- If you miss a dose of your medication, discuss with your healthcare provider what
you should do.
- If you experience symptoms or side effects, especially if severe, be sure to discuss
them with your health care team. They can prescribe medications and/or offer
other suggestions that are effective in managing such problems.
- Keep all your appointments for your treatments.
Drugs or Recommendations That May Be Prescribed by Your Doctor:
- If the cause of your pain has been undiagnosed, your healthcare provider may order
certain tests or examinations based on your pain. This may include x-rays, CAT Scans,
bone survey or scan, or an MRI. Your healthcare provider will order the exams that
are right for you.
- Depending on your overall health status, your doctor may recommend that certain
drugs be used to help decrease your pain. Some of the common drugs that are
used to treat your pain may include:
- Antibiotics - If your doctor or healthcare provider suspects that
you have an infection that has caused your joint pain, he or she may order antibiotics,
either in a pill form or intravenous (IV). If you are prescribed antibiotics, take
the full prescription. Do not stop taking pills once you feel better.
- Anticonvulsants - these medications are used in the treatment of
chronic (long-term), nerve related pain in adults.
- When there is nerve injury present anywhere in the body, certain pain receptors
may create new nerve endings. The threshold for pain (the point at which you experience
pain) related to the nerves, may be decreased. Therefore, pain may be noticed while
you are at rest, or while you are moving, when these nerve endings are irritated.
- The exact way that the anticonvulsants, such as gabapentin (Neurontin®) works to prevent nerve related pain is unknown, but it
is thought to decrease nerve pain at certain cell receptor sites, by decreasing
your response to nerve pain.
- Anticonvulsants can be referred to as an "adjunct" medicine, meaning, it is used
with another medication to make it work better. Many patients, in addition to gabapentin,
will be on a narcotic pain reliever, such as oxycodone, or morphine sulfate. These
medications will work together to better control your pain, each working in a different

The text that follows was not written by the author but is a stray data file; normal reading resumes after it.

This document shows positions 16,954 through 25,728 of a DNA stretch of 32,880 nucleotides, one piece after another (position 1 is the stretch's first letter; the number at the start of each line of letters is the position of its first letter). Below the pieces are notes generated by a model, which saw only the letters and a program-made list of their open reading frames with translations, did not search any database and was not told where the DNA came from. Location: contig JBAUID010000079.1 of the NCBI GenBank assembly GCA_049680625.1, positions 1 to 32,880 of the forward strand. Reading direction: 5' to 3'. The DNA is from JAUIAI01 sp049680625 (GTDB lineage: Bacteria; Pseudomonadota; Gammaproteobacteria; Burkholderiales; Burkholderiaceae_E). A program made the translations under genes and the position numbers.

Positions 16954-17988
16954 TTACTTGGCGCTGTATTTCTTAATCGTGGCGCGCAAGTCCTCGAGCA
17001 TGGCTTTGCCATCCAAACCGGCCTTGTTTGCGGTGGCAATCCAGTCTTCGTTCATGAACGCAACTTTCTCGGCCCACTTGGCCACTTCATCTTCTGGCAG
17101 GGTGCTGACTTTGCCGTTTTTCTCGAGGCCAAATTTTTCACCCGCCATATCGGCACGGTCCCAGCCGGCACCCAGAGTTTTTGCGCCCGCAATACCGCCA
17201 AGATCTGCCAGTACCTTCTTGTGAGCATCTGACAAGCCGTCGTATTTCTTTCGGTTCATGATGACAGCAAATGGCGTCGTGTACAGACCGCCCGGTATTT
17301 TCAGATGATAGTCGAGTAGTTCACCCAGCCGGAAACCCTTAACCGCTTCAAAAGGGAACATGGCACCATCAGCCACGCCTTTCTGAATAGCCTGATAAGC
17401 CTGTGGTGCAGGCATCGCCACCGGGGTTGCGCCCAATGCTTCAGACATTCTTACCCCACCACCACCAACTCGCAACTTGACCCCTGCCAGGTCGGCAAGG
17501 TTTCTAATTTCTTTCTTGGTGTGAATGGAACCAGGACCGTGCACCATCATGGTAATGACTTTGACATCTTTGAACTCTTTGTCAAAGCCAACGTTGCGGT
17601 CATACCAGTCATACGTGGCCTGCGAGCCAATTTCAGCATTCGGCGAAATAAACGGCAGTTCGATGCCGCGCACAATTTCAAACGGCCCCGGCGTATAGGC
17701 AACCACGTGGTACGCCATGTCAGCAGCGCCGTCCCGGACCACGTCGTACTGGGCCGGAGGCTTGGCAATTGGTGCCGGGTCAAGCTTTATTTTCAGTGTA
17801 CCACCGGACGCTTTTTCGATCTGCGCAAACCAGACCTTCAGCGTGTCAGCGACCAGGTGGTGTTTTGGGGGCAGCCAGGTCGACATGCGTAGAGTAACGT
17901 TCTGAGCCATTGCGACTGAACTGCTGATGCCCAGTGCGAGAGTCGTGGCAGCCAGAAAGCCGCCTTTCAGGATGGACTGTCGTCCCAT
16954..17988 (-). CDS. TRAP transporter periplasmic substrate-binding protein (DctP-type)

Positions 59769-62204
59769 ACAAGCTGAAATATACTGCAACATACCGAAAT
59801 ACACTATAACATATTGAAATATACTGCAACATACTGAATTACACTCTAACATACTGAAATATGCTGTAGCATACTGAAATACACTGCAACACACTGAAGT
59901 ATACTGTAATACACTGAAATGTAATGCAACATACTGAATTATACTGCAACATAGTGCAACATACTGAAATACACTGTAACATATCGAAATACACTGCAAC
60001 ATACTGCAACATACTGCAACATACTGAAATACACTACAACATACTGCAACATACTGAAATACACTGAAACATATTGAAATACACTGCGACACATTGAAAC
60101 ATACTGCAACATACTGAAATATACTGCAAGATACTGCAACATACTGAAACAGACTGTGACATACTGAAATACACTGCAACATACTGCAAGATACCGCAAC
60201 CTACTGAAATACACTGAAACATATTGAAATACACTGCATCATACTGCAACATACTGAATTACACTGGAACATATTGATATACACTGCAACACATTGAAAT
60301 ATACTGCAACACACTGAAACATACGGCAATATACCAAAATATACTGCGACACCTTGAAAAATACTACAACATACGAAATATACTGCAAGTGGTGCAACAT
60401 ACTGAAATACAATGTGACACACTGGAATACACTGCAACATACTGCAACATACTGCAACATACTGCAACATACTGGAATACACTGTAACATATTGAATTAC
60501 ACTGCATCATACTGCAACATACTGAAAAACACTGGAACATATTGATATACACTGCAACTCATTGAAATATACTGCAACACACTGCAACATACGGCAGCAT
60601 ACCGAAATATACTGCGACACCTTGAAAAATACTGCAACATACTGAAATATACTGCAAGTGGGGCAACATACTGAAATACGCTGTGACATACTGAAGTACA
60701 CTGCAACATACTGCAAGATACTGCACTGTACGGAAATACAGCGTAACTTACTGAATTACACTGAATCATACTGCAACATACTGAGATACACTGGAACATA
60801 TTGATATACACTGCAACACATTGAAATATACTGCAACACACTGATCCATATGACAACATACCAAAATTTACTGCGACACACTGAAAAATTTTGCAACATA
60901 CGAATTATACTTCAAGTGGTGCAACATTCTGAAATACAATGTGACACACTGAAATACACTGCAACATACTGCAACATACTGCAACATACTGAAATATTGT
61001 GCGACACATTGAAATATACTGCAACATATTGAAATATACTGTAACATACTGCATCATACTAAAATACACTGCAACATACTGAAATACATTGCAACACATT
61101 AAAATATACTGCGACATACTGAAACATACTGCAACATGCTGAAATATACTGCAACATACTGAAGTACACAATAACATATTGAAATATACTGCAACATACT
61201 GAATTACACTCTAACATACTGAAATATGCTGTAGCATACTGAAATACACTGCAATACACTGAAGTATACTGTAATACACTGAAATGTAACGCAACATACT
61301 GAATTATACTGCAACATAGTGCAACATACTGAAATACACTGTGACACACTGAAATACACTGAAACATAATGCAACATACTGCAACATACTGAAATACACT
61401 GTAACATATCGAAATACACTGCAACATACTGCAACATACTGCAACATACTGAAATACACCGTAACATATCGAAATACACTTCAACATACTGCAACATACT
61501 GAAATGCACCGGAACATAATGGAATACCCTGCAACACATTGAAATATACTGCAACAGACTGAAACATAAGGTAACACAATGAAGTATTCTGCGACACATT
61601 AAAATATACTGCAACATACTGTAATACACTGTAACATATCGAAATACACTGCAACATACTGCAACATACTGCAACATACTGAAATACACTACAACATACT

- Antidepressants - are used to treat depression and pain in adults.
People who have pain for a long period of time (chronic) become tired and depressed.
- Certain nerve signals, when activated, make pain worse, and cause more depression.
Serotonin and norepinephrine are important conductors of nerve signals (neurotransmitters),
which are found in the central nervous system (CNS). The places that these neurotransmitters
work are highly important. These neurotransmitters contribute to depression.
- Medications, such as venlafaxine (Effexor® )
work by blocking the "reuptake" of the neurotransmitters serotonin and norepinephrine,
thus decreasing your depressive symptoms.
- Corticosteroids - Corticosteroids work by decreasing inflammation
(swelling) in many areas of the body. The corticosteroids prevent infection-fighting
white blood cells (polymorphonuclear leukocytes) from traveling to the area of swelling
in your body. This means you are more prone to infection while on steroids.
- You may be taking steroids if you have a cancer that has spread (metastasized) to
your spine, brain, or bone.
- Steroids will decrease the swelling in areas where tumors are located, which may
decrease the pressure of the tumor on your nerve endings, and decrease your pain.
- Narcotics -The central nervous system (CNS) is a way for our brain
to send messages to our body in a timely manner. It is highly alert, especially
when we are experiencing pain. Many narcotic analgesic (pain medicines) work
by blocking these messages, such as morphine sulfate and oxycodone.
- Make sure you discuss with your healthcare provider common side effects, such as
constipation, drowsiness, nausea and vomiting, and how to control these side effects.
- Non-steroidal anti-inflammatory (NSAID) agents and Tylenol® such
as naproxen sodium and ibuprofen may provide relief of musculoskeletal pain.
- If you are to avoid NSAID drugs, because of your type of cancer or chemotherapy
you are receiving, acetaminophen (Tylenol®) up
to 4000 mg per day (two extra-strength tablets every 6 hours) may help.
- It is important not to exceed the recommended daily dose of Tylenol®, as it may cause liver damage. Discuss this with your healthcare
- Your healthcare provider will discuss with you which treatments are helpful to you.
- Do not stop any medications abruptly, as serious side effects may occur.
When to Contact Your Doctor or Health Care Provider:
The following guidelines suggest when to call your doctor
or health care provider if you have signs of:
- Spinal cord compression - the spinal cord controls movement, sensation,
and other important functions. When the spinal cord and/or its nerves become
squeezed, additional swelling (edema) may develop, and serious complications
may occur, which may be permanent. If you notice:
- A band-like pain around your waist or chest (radicular)
- New and increasingly severe back pain
- Numbness and tingling down your legs
- Weakness and decreased sensation of the lower extremities
- Loss of bowel and bladder control.
- Notify your doctor immediately! If your symptoms worsen
or do not improve after 2 days of therapy
Note: We strongly encourage you to talk with your health care professional about
your specific medical condition and treatments. The information contained in this
website is meant to be helpful and educational, but is not a substitute for medical